Fed up over industrial wind farms popping up across their landscape, rural Lambton landowners gave the Ontario government a measure of the climate in their community Tuesday night.
Members of a local anti-wind lobby group capitalized on a public consultation meeting on climate change to air their concerns about the Green Energy Act to provincial officials.
In front of a small crowd in Sarnia Tuesday, wind turbine opponents repeatedly took aim at the Liberal government, suggesting they remain distrustful of them over the lack of public consultation around the Green Energy Act
“They poisoned the well for other green energy initiatives,” said Santo Giorno, a member of We’re Against Industrial Turbines – Plympton-Wyoming (WAIT-PW).
But more than ever, the Ontario government needs buy-in from all residents to help reach targets set to reduce greenhouse gas emissions over the next few decades.
The Ontario Liberals recently released a climate change paper calling in part for cutting greenhouse gas emissions by 80% by 2050.
The Ministry of Environment and Climate Change is tasked with developing a long-term strategy and five-year action plan on the hot button issue by the end of this year.
Ministry officials are now in the midst of first gathering public input from 15 Ontario communities to help shape the plan. All Ontario residents can also submit comments online through the Environmental Registry at ebr.gov.on.ca through March 29.
While the ministry has heard some recurring themes throughout its community visits so far, policy director Heather Pearson told The Observer she hadn’t heard mention of wind turbines in the context of the climate change discussion until Tuesday’s meeting in Sarnia.
“It’s the first time I’ve heard it in regards to the conversations we’ve been having on climate change,” she said.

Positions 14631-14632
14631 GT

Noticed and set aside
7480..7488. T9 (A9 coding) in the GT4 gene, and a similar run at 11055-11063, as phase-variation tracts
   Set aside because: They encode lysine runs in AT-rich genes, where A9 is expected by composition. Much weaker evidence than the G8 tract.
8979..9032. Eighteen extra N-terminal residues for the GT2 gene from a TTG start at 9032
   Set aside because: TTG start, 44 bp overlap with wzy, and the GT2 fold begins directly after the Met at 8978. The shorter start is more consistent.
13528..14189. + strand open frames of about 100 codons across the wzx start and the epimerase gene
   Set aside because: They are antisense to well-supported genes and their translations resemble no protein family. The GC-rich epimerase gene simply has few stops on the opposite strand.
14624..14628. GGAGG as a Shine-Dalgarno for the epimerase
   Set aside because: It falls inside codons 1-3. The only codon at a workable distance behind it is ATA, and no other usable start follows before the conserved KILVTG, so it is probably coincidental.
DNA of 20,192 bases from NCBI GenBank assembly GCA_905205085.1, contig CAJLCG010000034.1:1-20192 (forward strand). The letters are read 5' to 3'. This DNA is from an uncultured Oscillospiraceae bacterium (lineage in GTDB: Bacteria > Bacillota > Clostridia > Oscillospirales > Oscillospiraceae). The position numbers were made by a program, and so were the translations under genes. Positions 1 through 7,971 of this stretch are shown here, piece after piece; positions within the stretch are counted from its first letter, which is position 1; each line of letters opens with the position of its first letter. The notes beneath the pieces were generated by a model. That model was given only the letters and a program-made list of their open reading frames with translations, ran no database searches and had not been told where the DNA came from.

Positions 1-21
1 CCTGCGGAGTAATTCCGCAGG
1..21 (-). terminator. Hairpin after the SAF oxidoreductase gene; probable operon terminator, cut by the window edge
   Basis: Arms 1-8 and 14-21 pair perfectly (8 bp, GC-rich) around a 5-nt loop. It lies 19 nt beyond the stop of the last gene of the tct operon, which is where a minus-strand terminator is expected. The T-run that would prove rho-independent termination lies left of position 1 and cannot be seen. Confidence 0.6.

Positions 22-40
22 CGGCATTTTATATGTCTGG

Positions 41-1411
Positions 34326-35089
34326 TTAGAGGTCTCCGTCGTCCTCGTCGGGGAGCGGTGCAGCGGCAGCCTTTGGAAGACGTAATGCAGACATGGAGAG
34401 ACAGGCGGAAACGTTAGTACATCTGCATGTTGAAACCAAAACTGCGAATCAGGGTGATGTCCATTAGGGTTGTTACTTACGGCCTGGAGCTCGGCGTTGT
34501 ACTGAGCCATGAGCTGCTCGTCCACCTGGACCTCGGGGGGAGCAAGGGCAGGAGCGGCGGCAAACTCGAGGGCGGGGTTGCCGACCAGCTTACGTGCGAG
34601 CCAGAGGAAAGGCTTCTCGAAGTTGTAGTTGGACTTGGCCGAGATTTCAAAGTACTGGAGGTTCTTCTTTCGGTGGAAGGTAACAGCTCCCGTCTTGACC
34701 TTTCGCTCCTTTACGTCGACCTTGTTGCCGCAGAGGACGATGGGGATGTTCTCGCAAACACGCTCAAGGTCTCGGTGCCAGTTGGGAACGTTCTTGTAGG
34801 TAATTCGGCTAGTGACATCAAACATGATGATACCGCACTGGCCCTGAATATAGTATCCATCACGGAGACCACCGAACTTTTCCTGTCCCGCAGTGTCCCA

The possible introduction of a carbon tax – another hot button issue – has received mixed response from the public across the province, Pearson noted.
In Sarnia-Lambton, the majority of people who spoke at Tuesday’s meeting panned the idea outright.
But some suggested the Ontario government could consider rather a tax incentive for those who choose to lower their greenhouse emissions.
“Use a carrot instead of a stick,” Giorno quipped. “You would get more buy-in.”
Rural landowners and city residents alike also spoke passionately Tuesday about the need to protect woodlots.
The Ontario government needs to expand tree planting across its communities, Sarnia city Coun. Anne Marie Gillis told ministry representatives.
“We have lost $1 million of trees in our tree canopy in the City of Sarnia alone…” she said.
Emerald ash borer has ripped through Canatara Park, forcing the city to bring down about 200 infested trees in the last few weeks.
Once emerald ash borer-infested trees are down, fellow city Coun. Brian White said the province should also have a plan in place to sell the lumber for construction and furniture building purposes.
“We should be putting more focus into commoditizing our green waste,” he said.
But regardless of the strategies to curb climate change, Sarnia resident Kevin Shaw told ministry officials their plan needs to take into consideration the public appetite.
“It can’t be top-down from the government and it can’t be seen as something benefiting large corporations but not private citizens.”
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